Nearly every business guru will tell you to make productivity investments if you really want to see improvements in the numbers. As you begin to research the right productivity investments for your team, one topic is likely to appear again and again – sales coaching. Designed to promote individual sales rep performance and development, sales coaching has been touted as one of the best ways to enhance productivity and see a statistical performance change.
In fact, research by the Sales Executive Council found that no other productivity investment could even touch the numbers sales coaching produced. Sound like an investment for you? There’s a catch. Not all sales coaching was created equally, and understanding exactly what builds a good sales coaching program and which reps you should begin to invest in is key to your success in this space.
Understanding the Method
First, it’s important to know what coaching is not. If you’re confusing the process of sales coaching with managing, you have a problem. Managers focus on what to do, not necessarily how to do it. Coaching also isn’t training. While training can give you a good overview of how to do the job effectively, training is typically developed for large groups of people in a one-size-fits-all approach. Think it’s more like mentoring? You’re getting closer, but you’re not quite there. Mentoring typically means advising and guiding, but it doesn’t usually involve the kind of direct feedback coaching does.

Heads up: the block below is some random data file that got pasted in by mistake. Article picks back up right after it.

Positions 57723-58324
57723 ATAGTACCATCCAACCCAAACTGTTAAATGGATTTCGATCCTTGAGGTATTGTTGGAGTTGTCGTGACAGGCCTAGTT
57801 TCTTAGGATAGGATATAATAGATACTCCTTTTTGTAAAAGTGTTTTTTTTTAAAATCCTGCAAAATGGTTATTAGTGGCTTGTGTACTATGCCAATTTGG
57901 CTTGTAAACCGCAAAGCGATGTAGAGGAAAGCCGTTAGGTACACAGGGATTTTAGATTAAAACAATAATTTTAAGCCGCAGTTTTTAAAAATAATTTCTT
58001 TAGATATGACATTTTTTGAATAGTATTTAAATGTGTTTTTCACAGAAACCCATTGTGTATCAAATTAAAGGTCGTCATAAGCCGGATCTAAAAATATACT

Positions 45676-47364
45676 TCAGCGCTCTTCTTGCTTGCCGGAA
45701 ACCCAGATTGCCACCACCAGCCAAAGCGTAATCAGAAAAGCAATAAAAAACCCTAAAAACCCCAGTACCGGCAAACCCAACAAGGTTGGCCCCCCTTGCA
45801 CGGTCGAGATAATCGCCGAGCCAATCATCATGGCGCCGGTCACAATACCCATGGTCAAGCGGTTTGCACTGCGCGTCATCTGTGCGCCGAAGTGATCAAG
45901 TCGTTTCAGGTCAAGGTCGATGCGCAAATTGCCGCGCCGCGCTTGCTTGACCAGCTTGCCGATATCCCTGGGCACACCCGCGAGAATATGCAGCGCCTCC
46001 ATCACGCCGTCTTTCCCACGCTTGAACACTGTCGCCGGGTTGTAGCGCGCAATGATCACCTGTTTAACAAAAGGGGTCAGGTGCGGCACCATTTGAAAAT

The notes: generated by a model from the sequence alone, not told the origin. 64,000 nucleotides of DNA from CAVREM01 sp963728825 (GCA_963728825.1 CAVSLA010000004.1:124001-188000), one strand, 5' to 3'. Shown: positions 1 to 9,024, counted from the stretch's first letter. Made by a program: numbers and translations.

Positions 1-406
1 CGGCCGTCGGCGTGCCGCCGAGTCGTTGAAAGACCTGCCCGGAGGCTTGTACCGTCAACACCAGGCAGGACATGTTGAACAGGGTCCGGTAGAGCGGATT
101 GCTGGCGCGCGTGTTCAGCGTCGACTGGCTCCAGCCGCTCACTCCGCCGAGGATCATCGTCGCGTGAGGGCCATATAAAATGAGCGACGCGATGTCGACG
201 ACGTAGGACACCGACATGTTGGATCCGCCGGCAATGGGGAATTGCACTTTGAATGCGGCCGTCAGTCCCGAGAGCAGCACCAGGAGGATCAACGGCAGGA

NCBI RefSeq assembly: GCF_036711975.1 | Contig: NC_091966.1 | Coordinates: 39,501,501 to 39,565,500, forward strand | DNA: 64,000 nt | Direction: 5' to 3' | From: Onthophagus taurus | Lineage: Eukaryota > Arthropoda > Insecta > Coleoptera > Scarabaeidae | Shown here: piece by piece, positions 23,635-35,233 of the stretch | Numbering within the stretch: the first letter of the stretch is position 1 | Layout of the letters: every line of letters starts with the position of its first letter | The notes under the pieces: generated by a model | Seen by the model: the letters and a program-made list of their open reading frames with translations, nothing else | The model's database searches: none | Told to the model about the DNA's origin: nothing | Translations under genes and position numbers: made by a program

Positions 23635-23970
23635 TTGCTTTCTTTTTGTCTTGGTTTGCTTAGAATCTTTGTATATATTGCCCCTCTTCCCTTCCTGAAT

Coaching is enabling and helping individuals improve job performance. When done correctly, it pushes development at the individual level, slowly improving performance over time. By focusing on individual strengths, coaches work to emphasize an individual’s advantages rather than their weaknesses.
Coaching occurs in a one-on-one setting. Because no manager, mentor, or coach could ever create the results an individual experiences, the goal isn’t the end. Instead, for coaches, the goal is to manage the behaviors the individual exhibits and the steps taken to create results. Through a process of inquiry, reps access their own strengths to become self-aware of the behaviors, skills, and competencies they use during the sales process, challenging them to meet their personal best. While it must be data-driven to some degree to measure success, the goal is continually looking at improvement and progress in the long game.
Who Should Be Coached?
Not all of your team members may need access to a coach. Instead, your top performers may be offended at even the idea. Instead, you’ll want to target it at those mid-range performers who could certainly improve with a bit of extra help.
Who Makes a Good Coach?
You may already have individuals on your team who could step into the role of a sales coach. These people manage to effectively combine elements of many different roles: teaching, counseling, guiding, and cheerleading. If you have someone who would make a good coach on your team already, you’re going to know it. This is the individual who encourages, inspires, and understands at every opportunity.
If you don’t have that person on your team already, all is not lost. Sales coaching is increasingly becoming a service many companies need, and at Samurai Business Group, we offer one-on-one sales coach sessions that are not one-size-fits-all. Instead, we offer the necessary guidance to apply the concepts and skills developed through careful training so they can be applied in actual sales situations. A good sales coach has one goal: help the individual salesperson maximize their success.
Is Sales Coaching the Right Investment For Your Business?
If you’re struggling to find productivity investments that actually work for your team, coaching might be the right way forward. Statistics have shown that applied correctly to the right individuals, you could see an average performance increase of 2 – 3x.
Give Samurai Business Group a call today to learn more about how sales coaching could do to your organization.